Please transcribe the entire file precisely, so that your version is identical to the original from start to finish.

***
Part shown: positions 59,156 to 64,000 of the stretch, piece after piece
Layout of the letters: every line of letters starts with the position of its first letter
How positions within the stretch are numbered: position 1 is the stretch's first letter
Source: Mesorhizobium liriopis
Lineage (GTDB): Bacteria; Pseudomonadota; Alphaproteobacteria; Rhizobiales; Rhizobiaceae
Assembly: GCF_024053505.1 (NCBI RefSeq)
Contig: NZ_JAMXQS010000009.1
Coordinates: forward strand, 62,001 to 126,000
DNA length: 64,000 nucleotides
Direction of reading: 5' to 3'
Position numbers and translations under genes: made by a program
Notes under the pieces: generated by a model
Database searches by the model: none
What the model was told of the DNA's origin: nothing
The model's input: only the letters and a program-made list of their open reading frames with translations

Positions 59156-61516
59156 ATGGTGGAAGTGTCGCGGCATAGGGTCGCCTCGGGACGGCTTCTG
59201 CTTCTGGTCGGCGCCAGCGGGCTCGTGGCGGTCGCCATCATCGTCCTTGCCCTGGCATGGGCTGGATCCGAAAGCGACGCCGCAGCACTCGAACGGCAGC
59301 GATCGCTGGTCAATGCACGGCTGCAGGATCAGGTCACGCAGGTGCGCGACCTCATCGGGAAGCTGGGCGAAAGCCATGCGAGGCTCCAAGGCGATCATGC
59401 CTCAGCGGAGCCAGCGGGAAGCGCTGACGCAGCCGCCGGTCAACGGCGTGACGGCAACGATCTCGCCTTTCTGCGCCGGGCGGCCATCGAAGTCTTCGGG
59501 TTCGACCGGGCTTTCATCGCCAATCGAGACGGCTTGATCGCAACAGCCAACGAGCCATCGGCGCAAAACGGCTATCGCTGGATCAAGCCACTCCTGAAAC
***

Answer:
Part shown: positions 59,156 to 64,000 of the stretch, piece after piece
Layout of the letters: every line of letters starts with the position of its first letter
How positions within the stretch are numbered: position 1 is the stretch's first letter
Source: Mesorhizobium liriopis
Lineage (GTDB): Bacteria; Pseudomonadota; Alphaproteobacteria; Rhizobiales; Rhizobiaceae
Assembly: GCF_024053505.1 (NCBI RefSeq)
Contig: NZ_JAMXQS010000009.1
Coordinates: forward strand, 62,001 to 126,000
DNA length: 64,000 nucleotides
Direction of reading: 5' to 3'
Position numbers and translations under genes: made by a program
Notes under the pieces: generated by a model
Database searches by the model: none
What the model was told of the DNA's origin: nothing
The model's input: only the letters and a program-made list of their open reading frames with translations

Positions 59156-61516
59156 ATGGTGGAAGTGTCGCGGCATAGGGTCGCCTCGGGACGGCTTCTG
59201 CTTCTGGTCGGCGCCAGCGGGCTCGTGGCGGTCGCCATCATCGTCCTTGCCCTGGCATGGGCTGGATCCGAAAGCGACGCCGCAGCACTCGAACGGCAGC
59301 GATCGCTGGTCAATGCACGGCTGCAGGATCAGGTCACGCAGGTGCGCGACCTCATCGGGAAGCTGGGCGAAAGCCATGCGAGGCTCCAAGGCGATCATGC
59401 CTCAGCGGAGCCAGCGGGAAGCGCTGACGCAGCCGCCGGTCAACGGCGTGACGGCAACGATCTCGCCTTTCTGCGCCGGGCGGCCATCGAAGTCTTCGGG
59501 TTCGACCGGGCTTTCATCGCCAATCGAGACGGCTTGATCGCAACAGCCAACGAGCCATCGGCGCAAAACGGCTATCGCTGGATCAAGCCACTCCTGAAAC